Compliance & Investigations
Risk of tax criminal proceedings in wage tax audits – fines to replace interest?
In recent years the risk of a criminal investigation for alleged tax fraud has risen significantly for businesses in Germany. While tax authorities used to initiate tax criminal proceedings only against hardened criminals such as participants in VAT carrousel frauds, they have lately also begun to initiate criminal proceedings more frequently in cases in which no criminal tax offence was committed.
Tax authorities are legally obliged to initiate criminal proceedings when they suspect a tax offence. In reality, they like to use criminal proceedings as a means of exerting pressure on taxpayers. This happens in the course of tax audits, for example, if the business under audit fails to cooperate sufficiently and the auditor wishes to build up pressure.
We therefore advise our clients to prepare for tax audits diligently and always make the auditors feel that they are the client's highest priority. At the latest when specific tax-related questions arise, the client should seek to engage with the auditor directly to discuss disputed matters and - if necessary – to involve a tax advisor. This can prevent the auditor from initiating criminal proceedings due to an impression that the client has something to hide.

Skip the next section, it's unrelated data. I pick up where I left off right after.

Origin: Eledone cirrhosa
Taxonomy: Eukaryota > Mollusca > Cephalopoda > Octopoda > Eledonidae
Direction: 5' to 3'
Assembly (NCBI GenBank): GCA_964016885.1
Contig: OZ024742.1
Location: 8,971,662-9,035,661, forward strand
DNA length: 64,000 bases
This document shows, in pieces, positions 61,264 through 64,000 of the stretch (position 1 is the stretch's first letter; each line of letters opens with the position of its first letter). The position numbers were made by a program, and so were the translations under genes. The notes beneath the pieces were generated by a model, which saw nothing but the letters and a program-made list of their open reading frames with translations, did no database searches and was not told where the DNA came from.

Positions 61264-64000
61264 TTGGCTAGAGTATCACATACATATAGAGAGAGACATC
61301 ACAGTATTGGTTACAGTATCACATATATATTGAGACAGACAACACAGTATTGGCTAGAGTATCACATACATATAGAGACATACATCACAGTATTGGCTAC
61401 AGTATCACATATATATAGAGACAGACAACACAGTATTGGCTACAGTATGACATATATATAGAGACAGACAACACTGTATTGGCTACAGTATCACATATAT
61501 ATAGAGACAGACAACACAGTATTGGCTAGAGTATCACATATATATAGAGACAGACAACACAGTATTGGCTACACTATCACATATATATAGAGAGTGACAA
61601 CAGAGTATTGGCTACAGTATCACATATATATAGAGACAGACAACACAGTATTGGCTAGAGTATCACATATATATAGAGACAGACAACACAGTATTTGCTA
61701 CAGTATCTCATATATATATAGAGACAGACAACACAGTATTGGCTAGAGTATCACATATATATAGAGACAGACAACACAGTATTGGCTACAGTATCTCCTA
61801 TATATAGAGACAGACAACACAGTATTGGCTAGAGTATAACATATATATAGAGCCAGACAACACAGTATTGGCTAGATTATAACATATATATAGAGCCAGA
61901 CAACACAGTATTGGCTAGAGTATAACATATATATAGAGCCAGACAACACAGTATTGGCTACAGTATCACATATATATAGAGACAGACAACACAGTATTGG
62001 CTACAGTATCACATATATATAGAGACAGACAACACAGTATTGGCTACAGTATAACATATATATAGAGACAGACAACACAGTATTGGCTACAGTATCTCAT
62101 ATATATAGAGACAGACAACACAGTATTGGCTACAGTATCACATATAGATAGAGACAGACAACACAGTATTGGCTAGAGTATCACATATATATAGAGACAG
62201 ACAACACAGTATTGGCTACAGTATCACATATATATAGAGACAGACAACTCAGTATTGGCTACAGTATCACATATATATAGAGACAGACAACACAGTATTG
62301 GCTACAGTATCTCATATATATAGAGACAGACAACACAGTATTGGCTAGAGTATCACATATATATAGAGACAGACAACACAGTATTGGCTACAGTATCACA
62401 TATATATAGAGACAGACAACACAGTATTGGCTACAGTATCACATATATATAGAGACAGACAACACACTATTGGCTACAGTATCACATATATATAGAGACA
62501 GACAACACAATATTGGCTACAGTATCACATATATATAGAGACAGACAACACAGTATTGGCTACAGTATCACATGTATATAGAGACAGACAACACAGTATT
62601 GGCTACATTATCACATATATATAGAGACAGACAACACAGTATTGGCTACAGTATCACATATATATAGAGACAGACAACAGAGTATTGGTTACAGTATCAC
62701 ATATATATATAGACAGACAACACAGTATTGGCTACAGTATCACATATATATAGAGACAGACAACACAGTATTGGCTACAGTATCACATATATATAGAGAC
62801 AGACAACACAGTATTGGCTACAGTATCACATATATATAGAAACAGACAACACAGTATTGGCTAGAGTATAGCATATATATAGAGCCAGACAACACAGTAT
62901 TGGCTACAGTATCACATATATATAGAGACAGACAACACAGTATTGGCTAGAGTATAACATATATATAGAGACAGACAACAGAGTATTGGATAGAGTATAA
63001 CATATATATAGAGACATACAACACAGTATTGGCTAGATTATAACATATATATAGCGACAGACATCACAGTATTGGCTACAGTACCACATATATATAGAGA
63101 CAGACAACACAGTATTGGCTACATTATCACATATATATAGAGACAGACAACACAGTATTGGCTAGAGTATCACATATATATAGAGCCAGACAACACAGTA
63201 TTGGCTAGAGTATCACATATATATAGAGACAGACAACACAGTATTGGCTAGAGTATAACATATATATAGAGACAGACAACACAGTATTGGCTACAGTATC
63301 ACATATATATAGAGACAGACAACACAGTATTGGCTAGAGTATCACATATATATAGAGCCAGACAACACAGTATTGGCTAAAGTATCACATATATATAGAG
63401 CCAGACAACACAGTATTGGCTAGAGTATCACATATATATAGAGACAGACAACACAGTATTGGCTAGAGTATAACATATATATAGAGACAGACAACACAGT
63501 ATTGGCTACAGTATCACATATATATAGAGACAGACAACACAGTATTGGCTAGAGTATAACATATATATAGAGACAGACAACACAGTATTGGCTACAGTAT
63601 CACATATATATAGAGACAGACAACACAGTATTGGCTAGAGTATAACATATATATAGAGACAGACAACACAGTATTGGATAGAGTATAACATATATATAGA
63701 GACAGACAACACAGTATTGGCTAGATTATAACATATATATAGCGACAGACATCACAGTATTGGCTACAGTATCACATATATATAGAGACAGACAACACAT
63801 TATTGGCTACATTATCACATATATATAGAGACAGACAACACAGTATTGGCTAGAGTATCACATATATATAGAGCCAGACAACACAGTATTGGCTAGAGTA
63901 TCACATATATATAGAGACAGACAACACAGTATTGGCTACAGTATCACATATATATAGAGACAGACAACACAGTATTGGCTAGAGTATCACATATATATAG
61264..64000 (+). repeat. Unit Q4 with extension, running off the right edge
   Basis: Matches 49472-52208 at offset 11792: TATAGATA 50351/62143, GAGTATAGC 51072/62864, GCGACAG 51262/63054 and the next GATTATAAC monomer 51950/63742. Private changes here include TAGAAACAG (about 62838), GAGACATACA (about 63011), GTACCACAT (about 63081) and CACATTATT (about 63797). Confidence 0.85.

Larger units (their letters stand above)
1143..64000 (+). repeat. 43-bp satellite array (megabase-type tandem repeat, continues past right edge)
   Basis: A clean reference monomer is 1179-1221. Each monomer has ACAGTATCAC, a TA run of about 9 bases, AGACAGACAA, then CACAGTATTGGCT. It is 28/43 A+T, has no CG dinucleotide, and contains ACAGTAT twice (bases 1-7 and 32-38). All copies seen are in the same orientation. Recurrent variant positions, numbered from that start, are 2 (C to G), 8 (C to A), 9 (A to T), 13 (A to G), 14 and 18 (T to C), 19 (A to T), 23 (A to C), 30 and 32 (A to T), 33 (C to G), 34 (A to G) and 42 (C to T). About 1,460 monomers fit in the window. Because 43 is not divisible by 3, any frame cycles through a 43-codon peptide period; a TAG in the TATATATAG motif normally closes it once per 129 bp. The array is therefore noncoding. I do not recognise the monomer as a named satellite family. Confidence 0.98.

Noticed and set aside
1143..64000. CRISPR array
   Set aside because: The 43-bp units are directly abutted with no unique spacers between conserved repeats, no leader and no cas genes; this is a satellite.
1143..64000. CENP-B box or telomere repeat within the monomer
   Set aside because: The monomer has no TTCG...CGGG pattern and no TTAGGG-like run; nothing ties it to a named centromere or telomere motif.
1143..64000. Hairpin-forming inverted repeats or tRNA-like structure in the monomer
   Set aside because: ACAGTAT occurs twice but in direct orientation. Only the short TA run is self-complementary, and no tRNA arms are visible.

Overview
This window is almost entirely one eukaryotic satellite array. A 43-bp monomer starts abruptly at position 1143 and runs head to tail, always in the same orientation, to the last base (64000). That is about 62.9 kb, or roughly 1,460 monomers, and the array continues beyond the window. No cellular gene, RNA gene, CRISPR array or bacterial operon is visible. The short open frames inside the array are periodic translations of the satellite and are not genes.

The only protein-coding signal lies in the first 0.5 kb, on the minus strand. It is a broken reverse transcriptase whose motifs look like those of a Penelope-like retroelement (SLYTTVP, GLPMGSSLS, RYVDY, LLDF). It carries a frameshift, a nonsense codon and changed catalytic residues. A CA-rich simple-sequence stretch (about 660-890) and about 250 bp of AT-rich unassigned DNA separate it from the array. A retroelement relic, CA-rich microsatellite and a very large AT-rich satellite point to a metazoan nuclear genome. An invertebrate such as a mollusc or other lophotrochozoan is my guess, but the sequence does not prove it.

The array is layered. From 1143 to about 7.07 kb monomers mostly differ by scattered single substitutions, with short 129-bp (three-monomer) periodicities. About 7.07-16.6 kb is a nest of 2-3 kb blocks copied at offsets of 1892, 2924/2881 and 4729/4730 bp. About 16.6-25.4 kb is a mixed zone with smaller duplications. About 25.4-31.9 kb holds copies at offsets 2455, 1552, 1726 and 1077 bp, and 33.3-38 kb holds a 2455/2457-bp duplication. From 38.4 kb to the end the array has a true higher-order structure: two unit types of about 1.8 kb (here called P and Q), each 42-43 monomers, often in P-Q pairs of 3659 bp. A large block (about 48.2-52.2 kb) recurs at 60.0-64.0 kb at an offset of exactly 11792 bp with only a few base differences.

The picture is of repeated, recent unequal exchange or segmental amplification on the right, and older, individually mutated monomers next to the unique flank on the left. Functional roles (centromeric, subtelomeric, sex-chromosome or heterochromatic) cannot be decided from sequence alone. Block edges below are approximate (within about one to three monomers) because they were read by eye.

Recently, it has been noted that German tax authorities increasingly initiate criminal proceedings after or even during wage tax audits if the audits lead to additional taxes. The reason behind this trend is the fact that with wage tax there is no interest on back taxes – as opposed to corporate tax, trade tax and VAT. If a tax audit leads to additional corporate income or trade taxes, such taxes must be paid plus interest. But if a wage tax audit leads to additional tax claims, the taxpayer only needs to pay the "net" amount without any interest. The tax authorities are apparently seeking to compensate for this "loss" by assessing penalty payments or administrative fines in criminal proceedings. In this context, they regularly disregard the question of whether the taxpayer had acted intentionally (as is required for criminal charges) or recklessly (as is required for misdemeanour charges). So far we have only observed this conduct in connection with wage tax audits, but it remains to be seen whether tax authorities will expand this strategy in the future to other taxes which do not bear interest, such as real estate transfer tax or capital gains tax.
Such methods, which have the sole aim of compensating for lost interest payments, would be unlawful but they are impossible to prove in practice. In such cases we would recommend consulting a lawyer who is not only skilled in tax law, but can also cover the criminal law aspects of the case. This should be considered at the latest when criminal proceedings have already been initiated, but might also be advisable if it becomes clear that a wage audit will lead to a considerable increase in taxes.